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The Jewish Joy of Christmas Music

The opinions expressed by columnists are their own and do not necessarily represent the views of
On Friday morning, the day after Thanksgiving, while others are busy rushing around trying to get bargains on sweaters and toys, I take out my ever-burgeoning collection of Christmas music to be listened to over the ensuing few weeks. My collection, which has been amassed with the aid of two gentile friends (one religious and one not), grows each year as we jointly enjoy one of the great aspects of being an American.

The collection includes a wide range of music from classical to pop to rock to country to folk to soul to blues and even punk rock. When you become a fan of Christmas music, you find that just about every major artist (and most minor ones) has a Christmas album. Of course, one must have Frank, Dino and Sammy, not to mention A Rat Pack Christmas. A must is to include the King (Elvis) and Phil Spector’s A Christmas Gift for You, not to mention the All-American group – The Beach Boys. One could just go on forever.

How did this Jewish boy become so enamored with Christmas music? It started back in elementary school which in itself is a little strange. That is because I grew up in Shaker Heights, Ohio, made up of about 85% Jews, 10% Italians, and the rest were mutts. We had a Christmas pageant every year where all the kids participated in a chorus performing classic Christmas music for our families. I cannot imagine something like that going on today with the culture war in our country. After a few years of singing Silent Night, Deck the Halls, Silver Bells, and The Twelve Days of Christmas, the music gets stuck in your head and you cannot wait for the next Thanksgiving to start listening again.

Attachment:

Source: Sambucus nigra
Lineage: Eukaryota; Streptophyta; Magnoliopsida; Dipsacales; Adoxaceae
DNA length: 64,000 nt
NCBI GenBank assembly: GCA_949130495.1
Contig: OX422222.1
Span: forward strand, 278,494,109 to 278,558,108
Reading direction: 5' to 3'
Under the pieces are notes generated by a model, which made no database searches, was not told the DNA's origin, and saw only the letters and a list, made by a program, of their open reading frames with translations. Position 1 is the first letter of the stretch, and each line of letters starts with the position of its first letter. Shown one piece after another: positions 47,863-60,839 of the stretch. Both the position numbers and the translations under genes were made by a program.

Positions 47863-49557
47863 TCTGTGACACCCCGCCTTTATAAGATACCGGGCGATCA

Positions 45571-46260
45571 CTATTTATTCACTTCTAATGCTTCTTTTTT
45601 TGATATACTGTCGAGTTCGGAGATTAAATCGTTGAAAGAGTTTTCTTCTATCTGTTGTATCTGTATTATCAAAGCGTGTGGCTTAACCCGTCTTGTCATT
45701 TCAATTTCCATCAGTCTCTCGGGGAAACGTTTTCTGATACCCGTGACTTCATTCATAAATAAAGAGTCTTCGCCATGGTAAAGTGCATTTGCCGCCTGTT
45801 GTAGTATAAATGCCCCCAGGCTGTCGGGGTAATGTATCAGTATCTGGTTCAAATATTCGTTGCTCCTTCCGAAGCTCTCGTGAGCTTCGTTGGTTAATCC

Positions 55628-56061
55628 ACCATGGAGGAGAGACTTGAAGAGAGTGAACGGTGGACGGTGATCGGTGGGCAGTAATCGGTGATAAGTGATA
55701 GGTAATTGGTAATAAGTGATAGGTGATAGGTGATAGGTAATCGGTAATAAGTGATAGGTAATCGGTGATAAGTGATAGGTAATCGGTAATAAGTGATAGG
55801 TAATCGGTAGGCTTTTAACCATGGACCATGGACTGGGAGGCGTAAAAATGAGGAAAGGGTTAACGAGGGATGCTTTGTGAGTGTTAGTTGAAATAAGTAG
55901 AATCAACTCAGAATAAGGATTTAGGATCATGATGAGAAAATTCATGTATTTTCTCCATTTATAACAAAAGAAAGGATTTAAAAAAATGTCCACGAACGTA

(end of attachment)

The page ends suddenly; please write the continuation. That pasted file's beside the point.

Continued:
So my friends and I decided we cannot depend on the radio station; we wanted on our own music. We had to have the classics like The Mormon Tabernacle Choir, Eugene Ormandy conducting the great Philadelphia Orchestra and Arthur Fiedler and the Boston Pops. Then you fill in with modern classical like Mannheim Streamroller. You need to get the must haves like Nat King Cole and of course Vince Guaraldi (Charlie Brown) and Mel Torme'. From there you just start going crazy because you must have all those classic artists like Louis Armstrong and Ella Fitzgerald.

This contagion does not stop with me, but has spread throughout my entire household. My wife and kids love the music just as much as I do. “Hey, Honey let’s listen to Karen (Carpenter) or “Daughter, you want to listen to my man, Cee Lo’s Christmas Album”? Or my son tells me how he got Dave (the new king of Christmas) Koz’s Smooth Jazz Christmas. Then #1 son arranges for us to go see Koz’s Christmas show with his all-star friends.

The collecting never stops as great albums come out every year. Rockin’ Rodney (Stewart) just released his interpretation of Christmas music and so did Michael Buble'. Or you go back and get long-time Christmas all-stars like Andy Williams. Then there is even fascinating takes like Beatmas which is The Rubber Band singing classic Christmas songs to Beatle music -- you have to love it.

Christmas has a very special meaning to people. It is a deeply religious holiday and as Jews we would never want to infringe on that in any way. And many of us are peeved that some people want to tone down the religious aspect of Christmas in this country. The holiday will not survive as a secular celebration. Though we will never share the religious aspect of what Christmas stands for, we can certainly share the joy of the time and the music.

This in its way is a thank you to the Christian majority of this country. Sure there have been challenges and some bad times and some bad people over American history. But there has never been a country in the history of the Jews that ever accepted Jews in such a full and complete way as America. The only other country where we have ever been so accepted, appreciated, and actually honored is Israel. It is a tribute to the humanity of the Christians of this country who in a unique way accepted the teachings of Jesus.

Merry Christmas to you all! Now, I have to go listen to Darlene Love sing Christmas (Baby Please Come Home) -- which must be listened to at least twice -- and pre-order my Chinese food for Christmas (Yes, it is true – it is a Christmas tradition for Jews.) God Bless.

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